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Toward a Dancing Robot With Listening Capability: Keypose-Based Integration of Lower-, Middle-, and Upper-Body Motions for Varying Music Tempos

Figure 1

Figure 1
Learning from observation.

Figure 2

Figure 2
Lower-body task models.

Figure 3

Figure 3
Lower-body and middle-body skill parameters.

Figure 4

Figure 4
Keyposes in Aizu-bandaisan dance. Upper row: keyposes depicted by a dance teacher. Bottom row: brief stop motions of dancers corresponding to music beats extracted from [42].

Figure 5

Figure 5
Maximum speed of foot tip and length of a stride: Each marker represents the average maximum speed of foot tip and length of a stride in STEP tasks at each musical tempo.

Figure 6

Figure 6
Variance of start/end timings of each STEP task: Red, green, and blue markers provide variances at the original tempo, 1.5 times faster, and 2.0 times faster.

Figure 7

Figure 7
Trajectories of a foot tip in a STEP task labeled as R-STEP4 at each tempo. The STEP task has a special trajectory like kicking up at the last part of each cycle of the dance.

Figure 8

Figure 8
Comparison of mean joint angle trajectories of the left shoulder in the logarithmic space of a quaternion. Lines of different colors represent different tempos; the original musical tempo (red), 1.2 times faster tempo (green), and 1.5 times faster tempo (blue). (a) Mean motion using a single-layer B-spline, (b) mean motion using a three-layer hierarchical B-spline, and (c) mean motion using a five-layer hierarchical B-spline. Variation of trajectory according to tempos in (c) is greater than that in (a); higher order motions are omitted preferentially with increased music tempo.

Figure 9

Figure 9
Comparison of variance sequences of joint angle trajectories of the left shoulder. Lines of different colors represent different tempos; variance sequences at the original musical tempo (red), 1.2 times faster tempo (green), and 1.5 times faster tempo (blue). Those sequences are temporally normalized for comparison. Postures corresponding to the common local minimum of variances are depicted in the top row. Variance sequences for each speed tend to become a local minimum at keyposes.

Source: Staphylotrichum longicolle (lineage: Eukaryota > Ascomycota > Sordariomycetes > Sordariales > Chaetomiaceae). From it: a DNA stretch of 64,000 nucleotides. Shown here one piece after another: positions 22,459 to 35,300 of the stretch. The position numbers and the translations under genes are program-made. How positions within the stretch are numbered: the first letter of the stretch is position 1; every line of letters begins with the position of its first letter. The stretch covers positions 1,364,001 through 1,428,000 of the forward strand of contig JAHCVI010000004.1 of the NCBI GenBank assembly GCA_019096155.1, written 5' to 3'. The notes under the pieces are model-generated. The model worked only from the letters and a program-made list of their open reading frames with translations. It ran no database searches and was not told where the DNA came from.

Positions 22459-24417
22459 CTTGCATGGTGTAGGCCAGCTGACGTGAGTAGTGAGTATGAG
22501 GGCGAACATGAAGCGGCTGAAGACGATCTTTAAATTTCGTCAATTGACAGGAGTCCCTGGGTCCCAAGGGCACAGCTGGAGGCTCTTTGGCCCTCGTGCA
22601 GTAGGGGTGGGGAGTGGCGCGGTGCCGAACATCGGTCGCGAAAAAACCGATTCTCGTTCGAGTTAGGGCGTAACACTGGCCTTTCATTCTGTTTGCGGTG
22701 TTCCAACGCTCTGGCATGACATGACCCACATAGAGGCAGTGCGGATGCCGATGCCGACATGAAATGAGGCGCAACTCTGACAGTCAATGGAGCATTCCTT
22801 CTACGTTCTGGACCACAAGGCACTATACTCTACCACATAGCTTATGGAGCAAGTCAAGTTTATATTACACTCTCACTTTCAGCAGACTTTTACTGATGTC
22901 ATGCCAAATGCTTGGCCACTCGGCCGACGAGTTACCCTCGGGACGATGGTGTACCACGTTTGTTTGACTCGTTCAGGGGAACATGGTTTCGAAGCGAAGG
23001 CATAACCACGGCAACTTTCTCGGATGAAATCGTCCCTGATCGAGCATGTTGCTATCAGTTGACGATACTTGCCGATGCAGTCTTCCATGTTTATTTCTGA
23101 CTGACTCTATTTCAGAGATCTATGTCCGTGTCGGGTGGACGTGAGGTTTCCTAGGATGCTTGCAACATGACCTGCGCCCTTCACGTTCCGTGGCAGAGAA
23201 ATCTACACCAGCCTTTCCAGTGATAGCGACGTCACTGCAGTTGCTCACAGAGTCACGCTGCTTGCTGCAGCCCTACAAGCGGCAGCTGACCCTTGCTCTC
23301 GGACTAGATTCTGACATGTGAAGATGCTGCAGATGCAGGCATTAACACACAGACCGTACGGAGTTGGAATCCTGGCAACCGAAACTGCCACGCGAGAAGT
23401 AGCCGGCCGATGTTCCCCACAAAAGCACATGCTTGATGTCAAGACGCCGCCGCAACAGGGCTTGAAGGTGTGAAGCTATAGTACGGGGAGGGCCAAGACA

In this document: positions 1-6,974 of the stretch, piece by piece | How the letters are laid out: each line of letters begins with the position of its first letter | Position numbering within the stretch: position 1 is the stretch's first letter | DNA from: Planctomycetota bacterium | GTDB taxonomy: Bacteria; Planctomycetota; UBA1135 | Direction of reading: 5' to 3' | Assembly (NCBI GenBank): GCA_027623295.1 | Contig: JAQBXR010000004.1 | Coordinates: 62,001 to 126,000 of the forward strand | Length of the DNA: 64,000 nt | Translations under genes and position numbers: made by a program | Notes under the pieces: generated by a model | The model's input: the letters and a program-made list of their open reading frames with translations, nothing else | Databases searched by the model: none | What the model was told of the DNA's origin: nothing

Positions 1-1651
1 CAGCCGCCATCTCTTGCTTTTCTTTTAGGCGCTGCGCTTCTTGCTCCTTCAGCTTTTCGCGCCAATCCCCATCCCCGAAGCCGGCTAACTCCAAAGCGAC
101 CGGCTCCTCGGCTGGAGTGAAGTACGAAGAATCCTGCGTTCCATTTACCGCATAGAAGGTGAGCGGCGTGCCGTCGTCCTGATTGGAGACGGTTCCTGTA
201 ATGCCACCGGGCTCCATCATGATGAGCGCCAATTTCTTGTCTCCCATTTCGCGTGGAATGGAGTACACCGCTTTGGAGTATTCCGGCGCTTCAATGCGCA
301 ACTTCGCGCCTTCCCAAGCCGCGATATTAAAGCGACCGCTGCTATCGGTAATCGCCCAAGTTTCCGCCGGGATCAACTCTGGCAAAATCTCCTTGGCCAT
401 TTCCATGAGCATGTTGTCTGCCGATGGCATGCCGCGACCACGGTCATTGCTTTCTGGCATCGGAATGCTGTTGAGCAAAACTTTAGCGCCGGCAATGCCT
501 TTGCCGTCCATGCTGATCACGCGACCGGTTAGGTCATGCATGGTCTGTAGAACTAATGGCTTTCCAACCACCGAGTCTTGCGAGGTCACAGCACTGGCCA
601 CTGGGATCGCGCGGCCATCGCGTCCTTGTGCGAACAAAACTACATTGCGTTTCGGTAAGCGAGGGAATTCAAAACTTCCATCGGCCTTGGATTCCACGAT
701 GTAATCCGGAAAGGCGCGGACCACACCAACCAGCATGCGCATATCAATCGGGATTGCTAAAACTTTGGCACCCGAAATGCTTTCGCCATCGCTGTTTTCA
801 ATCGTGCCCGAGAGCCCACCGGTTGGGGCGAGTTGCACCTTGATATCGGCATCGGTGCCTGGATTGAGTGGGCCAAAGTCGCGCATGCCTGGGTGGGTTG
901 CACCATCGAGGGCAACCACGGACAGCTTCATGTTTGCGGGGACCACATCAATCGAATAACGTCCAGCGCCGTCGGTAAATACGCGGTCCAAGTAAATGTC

Figure 10

Figure 10
Maximum speed, maximum depth, and average timing of SQUAT task with varying music tempos: Red, green, and blue lines represent three dancers, respectively.

Figure 11

Figure 11
STEP and STAND tasks grouped by keypose timings.

Figure 12

Figure 12
Sampling method to consider keypose information for hierarchical motion decomposition. Vertical lines represent sampled time instants, and a dashed curve represents ground truth of a continuous joint angle trajectory. Data sampled by our method (black dots) are used.

Figure 13

Figure 13
Skill parameter adjustment for temporal scaling of upper-body motion. This adjustment process gradually decreases the weighting factors from the finest layer of the hierarchical B-spline. Both speed limitations and angular limitations are considered simultaneously in this process.

Figure 14

Figure 14
Experiment of whole-body dance motion for the Aizu-bandaisan dance with a physical humanoid robot HRP-2. Top row: reference of the sequence of postures for the original tempo of music generated using the Nakaoka system [6]. Middle and bottom rows: the sequence of postures for a tempo 1.2 and 1.5 times faster than the original.

Figure 15

Figure 15
Velocity sequences of the right knee angle (upper row) and left shoulder pitch angle (lower row) generated for 1.2 (left row) and 1.5 (right row) times faster tempos than the original tempo. The green lines represent the corresponding joint angular velocities of the motion generated by simple temporal scaling; proportional temporal shrinkages are applied to task sequences and motion generation is done using the Nakaoka system [6]. The blue lines represent the joint angular velocities of the motion generated using our proposed system. The gray lines represent the upper/lower limits of the velocity. Motions generated using our method satisfy the limitations and are feasible for the physical humanoid robot.

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